Week 9 rough on Vegas sportsbooks

Updated: November 5, 2012, 5:28 PM ET
By Darren Rovell | ESPN.com

Las Vegas bookmakers make their money by balancing their risk, but sometimes they simply come out on the wrong side of too many bets. In fact, the results of Sunday's games were so bad for the bookies that it very well might have been their Black Sunday.

At the end of the third quarter of the early NFL games on Sunday, Las Vegas Hotels Super Book vice president Jay Kornegay knew he needed more money at the front of the sportsbook.

"I've been in this business for 26 years, and I have never seen what I saw yesterday," Kornegay said. "We call for more money a couple times a year, but never like this."

Before the day started, Kornegay and his team went over the teams that its bettors loved that week: Denver, Green Bay, Detroit, Baltimore, Houston, Chicago and Seattle.

The exposure for the sportsbooks doesn't occur with individual game bets; it comes in parlays, where bettors put together many bets on one card. Win them all, and it pays off big. Playing the favorites is a popular strategy.

All of them were favorites. All of them won.

The exposure for the sportsbooks doesn't occur with individual game bets; it comes in parlays, where bettors put together many bets on one card. Win them all, and it pays off big. Playing the favorites is a popular strategy.

"Think of it this way, you have people betting those teams on tons of tickets, and then you have the gambler who bet all of those teams," Kornegay said.

Kornegay said fewer bettors dared to pick from some of the games in which the favorites lost -- like Miami and Washington. And the support of Pittsburgh fans made that upset over New York less of a factor, he said.

Like Kornegay, Jimmy Vaccaro is a sports betting veteran. He has spent 37 years in the gambling world and also couldn't believe what he was seeing on Sunday

"Up until this week, the books were doing well," said Vaccaro, a spokesman for William Hill North America, which sets the lines for 150 sportsbooks in Nevada. "There were a good deal of underdogs winning outright, and we were holding an above-normal percentage. But yesterday, all the biggest favorites were winning, and we knew pretty early on it was going to be a bad day."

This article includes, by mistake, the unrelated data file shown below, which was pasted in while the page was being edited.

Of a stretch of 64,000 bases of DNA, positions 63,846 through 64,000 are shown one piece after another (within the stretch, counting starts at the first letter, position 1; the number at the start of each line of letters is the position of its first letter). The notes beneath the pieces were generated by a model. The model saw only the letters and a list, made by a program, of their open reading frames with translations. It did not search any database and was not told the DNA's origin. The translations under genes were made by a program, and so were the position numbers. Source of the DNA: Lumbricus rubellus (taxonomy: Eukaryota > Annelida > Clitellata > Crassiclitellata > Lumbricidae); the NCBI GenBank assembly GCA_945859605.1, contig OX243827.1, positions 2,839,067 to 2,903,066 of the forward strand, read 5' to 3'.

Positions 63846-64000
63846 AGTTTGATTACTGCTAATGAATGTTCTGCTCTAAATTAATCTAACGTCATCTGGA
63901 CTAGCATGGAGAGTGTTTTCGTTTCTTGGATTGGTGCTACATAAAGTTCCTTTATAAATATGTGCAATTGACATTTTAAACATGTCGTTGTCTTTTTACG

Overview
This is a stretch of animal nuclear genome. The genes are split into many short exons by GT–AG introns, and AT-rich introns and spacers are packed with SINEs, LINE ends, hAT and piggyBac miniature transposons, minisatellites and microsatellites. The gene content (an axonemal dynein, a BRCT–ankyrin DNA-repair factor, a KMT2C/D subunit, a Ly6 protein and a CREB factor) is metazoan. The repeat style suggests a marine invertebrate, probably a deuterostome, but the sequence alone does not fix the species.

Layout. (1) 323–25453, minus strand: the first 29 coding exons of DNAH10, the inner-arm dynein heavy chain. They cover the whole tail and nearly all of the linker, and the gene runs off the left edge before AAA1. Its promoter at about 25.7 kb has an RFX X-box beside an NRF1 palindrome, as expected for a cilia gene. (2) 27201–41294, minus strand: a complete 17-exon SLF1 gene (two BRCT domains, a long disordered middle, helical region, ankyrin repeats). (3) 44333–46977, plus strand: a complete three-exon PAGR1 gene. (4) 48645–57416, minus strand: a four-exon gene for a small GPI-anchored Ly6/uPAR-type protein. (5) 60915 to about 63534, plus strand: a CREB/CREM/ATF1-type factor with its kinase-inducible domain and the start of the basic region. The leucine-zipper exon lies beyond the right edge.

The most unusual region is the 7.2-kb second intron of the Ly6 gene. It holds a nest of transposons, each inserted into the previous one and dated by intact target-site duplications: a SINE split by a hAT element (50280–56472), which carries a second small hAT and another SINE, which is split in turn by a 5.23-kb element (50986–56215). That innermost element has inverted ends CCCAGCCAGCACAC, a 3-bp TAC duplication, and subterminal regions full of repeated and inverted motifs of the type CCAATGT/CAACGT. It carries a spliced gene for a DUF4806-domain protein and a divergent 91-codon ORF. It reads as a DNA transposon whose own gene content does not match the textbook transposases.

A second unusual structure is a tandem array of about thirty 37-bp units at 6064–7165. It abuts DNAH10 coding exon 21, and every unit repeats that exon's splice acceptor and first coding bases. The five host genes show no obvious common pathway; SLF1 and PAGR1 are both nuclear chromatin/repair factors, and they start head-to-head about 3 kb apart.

Without hesitation, Vaccaro called it "the worst single, regular-season, day I've ever seen." 

Vaccaro said his sportsbooks did so badly because of the stakes of the game today.

"Years ago, you had about 25 percent of your business tied up in parlays," Vaccaro said. "Now, I think we're coming close to 75 percent of our business is in parlays. People are taking $60 to $70 and hoping it lands every once in a while."

Sportsbooks owned by William Hill paid out $10,400 to a gambler who bet $100 total on seven teams, $12,750 to a bettor who bet $15 that his 10 teams would win and $15,000 to a gambler who threw $5 down on a 12-team parlay.

"This is why the sport is so popular," Vaccaro said. "Because it's so uncertain who is going to win. When all the favorites win, it's a bad week. I just wish this would have happened over a three- or four-week period instead of on the same day."

At the end of Sunday, Kornegay said that he could tell that the morale of the employees in the sportsbook was not good.

"The whole team feels it," Kornegay said. "But the thing is, we could have done exactly the same thing and had a gigantic day. It's just the way the chips fall."

As if it wasn't bad enough, some sportsbooks were dealt a final blow when Atlanta, which closed at a 4-point favorite, kicked a field goal to go up six with 17 seconds left.

"It was another kick in the ribs," Kornegay said. "But I was already on the floor."

Although it is the sportsbook's job to balance out the action, Kornegay said that no matter what, his book will come out a loser after Monday night's game between Philadelphia and New Orleans.

"We have too many bettors who need one of those teams to close out the last leg of their parlays," Kornegay said. "We're lucky the economy stinks and we're not taking the same types of bets we were four or five years ago."

Darren Rovell | email

ESPN.com Sports Business reporter

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